Century Arms’ Romanian PSL
Circle 10 claims that Century Arms is planning on offering two versions of the Romanian PSL. One model will come with a Russian-made optic with a serial number that doesn’t match that of the rifle. In addition, the other model reportedly includes a Romanian optic with a matching serial number to the rifle.
There is no current ETA on these rifles. But Circle 10 says they’re “currently on the way.” In addition, there’s no word on pricing for these Romanian PSL rifles, but Circle 10 claims they’ll be “more expensive than previous offerings due to production costs.”
Manufactured by Fabrica de Arme Cugir SA—a facility under the umbrella of Romanian state-owned defense company ROMARM—the Romanian PSL is a semi-automatic, long-stroke gas piston rifle chambered in 7.62x54mmR with a 24.4-inch barrel; overall weight of around 10 pounds; overall length of 45.2 inches; steel accessory rail attached to the left side of the receiver to accept the rifle’s PSO-1-type optic; and a capacity of 10 rounds from a detachable box magazine. It was first fielded by the Romanian Armed Forces in the late ’70s and early ’80s. Here’s a little more information on this system, via a prior review on this website:
The heart of the PSL is an elongated and reinforced stamped-steel Kalashnikov-style receiver. To handle the increased impulse stress of the full power rimmed 7.62x54R cartridge (which produces performance similar to the .30-06 Springfield cartridge) over the Kalashnikov’s standard 7.62x39mm intermediate cartridge, the PSL’s 11-inch receiver features several reinforcement points over a standard sheet metal Kalashnikov-style receiver.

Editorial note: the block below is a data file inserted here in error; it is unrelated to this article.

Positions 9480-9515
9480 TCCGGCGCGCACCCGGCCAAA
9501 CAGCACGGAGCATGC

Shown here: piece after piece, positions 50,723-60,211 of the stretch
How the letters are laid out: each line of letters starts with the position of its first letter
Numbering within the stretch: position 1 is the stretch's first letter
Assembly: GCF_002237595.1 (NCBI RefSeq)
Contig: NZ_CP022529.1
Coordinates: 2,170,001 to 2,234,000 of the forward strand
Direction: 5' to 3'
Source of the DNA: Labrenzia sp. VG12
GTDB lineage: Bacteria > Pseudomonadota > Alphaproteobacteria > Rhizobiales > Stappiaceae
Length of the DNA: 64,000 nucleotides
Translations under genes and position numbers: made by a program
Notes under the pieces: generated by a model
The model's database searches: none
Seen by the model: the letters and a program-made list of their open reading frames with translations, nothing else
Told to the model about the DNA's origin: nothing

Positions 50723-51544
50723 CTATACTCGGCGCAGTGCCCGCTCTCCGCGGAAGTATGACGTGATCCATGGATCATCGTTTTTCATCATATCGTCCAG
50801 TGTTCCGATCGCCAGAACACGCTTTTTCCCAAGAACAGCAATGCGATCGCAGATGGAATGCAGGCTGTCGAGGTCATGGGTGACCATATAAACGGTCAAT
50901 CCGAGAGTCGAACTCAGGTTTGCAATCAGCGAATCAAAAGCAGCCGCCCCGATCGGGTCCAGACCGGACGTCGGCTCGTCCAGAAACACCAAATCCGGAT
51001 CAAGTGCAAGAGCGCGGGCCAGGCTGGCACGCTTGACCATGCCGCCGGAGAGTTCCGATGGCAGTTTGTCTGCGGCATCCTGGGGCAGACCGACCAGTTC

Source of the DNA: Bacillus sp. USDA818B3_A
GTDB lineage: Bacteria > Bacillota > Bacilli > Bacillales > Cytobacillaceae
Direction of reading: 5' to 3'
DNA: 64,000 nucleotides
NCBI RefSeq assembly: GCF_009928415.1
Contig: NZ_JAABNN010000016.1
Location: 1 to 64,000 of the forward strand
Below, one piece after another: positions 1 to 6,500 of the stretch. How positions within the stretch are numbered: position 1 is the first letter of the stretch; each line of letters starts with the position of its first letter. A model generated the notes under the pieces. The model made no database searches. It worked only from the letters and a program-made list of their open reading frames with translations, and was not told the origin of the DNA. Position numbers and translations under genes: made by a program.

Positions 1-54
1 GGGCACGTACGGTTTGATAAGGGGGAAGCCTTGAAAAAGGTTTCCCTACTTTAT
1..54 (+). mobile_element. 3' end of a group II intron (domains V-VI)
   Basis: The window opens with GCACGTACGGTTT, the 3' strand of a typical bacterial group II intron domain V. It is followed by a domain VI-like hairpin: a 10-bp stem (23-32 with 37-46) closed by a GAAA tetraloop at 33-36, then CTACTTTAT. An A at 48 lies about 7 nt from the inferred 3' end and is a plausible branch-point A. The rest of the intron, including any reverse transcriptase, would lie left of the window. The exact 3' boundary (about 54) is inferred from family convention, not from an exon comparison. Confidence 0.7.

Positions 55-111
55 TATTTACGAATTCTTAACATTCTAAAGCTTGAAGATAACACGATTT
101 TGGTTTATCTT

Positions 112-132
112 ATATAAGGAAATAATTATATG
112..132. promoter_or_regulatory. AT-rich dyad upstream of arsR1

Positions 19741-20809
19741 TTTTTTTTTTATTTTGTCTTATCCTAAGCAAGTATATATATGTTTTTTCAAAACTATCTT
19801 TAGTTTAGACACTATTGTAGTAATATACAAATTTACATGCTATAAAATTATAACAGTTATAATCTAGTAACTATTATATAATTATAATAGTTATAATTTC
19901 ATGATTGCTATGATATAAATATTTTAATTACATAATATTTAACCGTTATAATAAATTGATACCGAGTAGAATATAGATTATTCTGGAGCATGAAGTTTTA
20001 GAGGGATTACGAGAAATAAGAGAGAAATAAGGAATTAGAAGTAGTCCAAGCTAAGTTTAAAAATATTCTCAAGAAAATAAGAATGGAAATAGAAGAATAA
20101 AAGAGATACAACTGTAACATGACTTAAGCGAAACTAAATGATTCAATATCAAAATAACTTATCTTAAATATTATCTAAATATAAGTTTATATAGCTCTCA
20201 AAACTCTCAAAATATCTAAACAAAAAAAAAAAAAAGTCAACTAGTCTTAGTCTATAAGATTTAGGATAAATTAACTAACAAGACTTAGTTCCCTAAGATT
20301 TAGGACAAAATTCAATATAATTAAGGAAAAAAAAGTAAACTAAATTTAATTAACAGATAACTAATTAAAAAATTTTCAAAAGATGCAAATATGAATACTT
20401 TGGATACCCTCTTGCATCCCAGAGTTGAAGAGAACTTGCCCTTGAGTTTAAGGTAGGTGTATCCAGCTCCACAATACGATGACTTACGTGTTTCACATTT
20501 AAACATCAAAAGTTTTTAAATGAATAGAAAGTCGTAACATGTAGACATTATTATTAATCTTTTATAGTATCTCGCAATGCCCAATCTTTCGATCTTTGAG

At the rear of the receiver are two riveted reinforcing plates where the stock meets the receiver to help the rifle withstand and spread out the heavier recoil of the more powerful cartridge. At the forward part of the receiver are two RPK-style raised reinforcing ribs around the rifle’s trunnion area, also to help add strength to the receiver. A stamped-steel top cover features reinforcing ribs in the latter-day AKM style of the Kalashnikov.
The mechanism of the PSL’s semi-automatic system of operation is also quite different. While the SVD featured a short-stroke gas piston system, the PSL employs a large, heavy bolt carrier assembly with an affixed gas piston like the Kalashnikov. In fact, the large assembly measures just under 18 inches in total length, resulting in a large mass of metal slapping back and forth during cycling. A rotating bolt head locks into a stressed-steel trunnion housed within the stamped-steel receiver.
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by Tactical-Life / Aug 14, 2018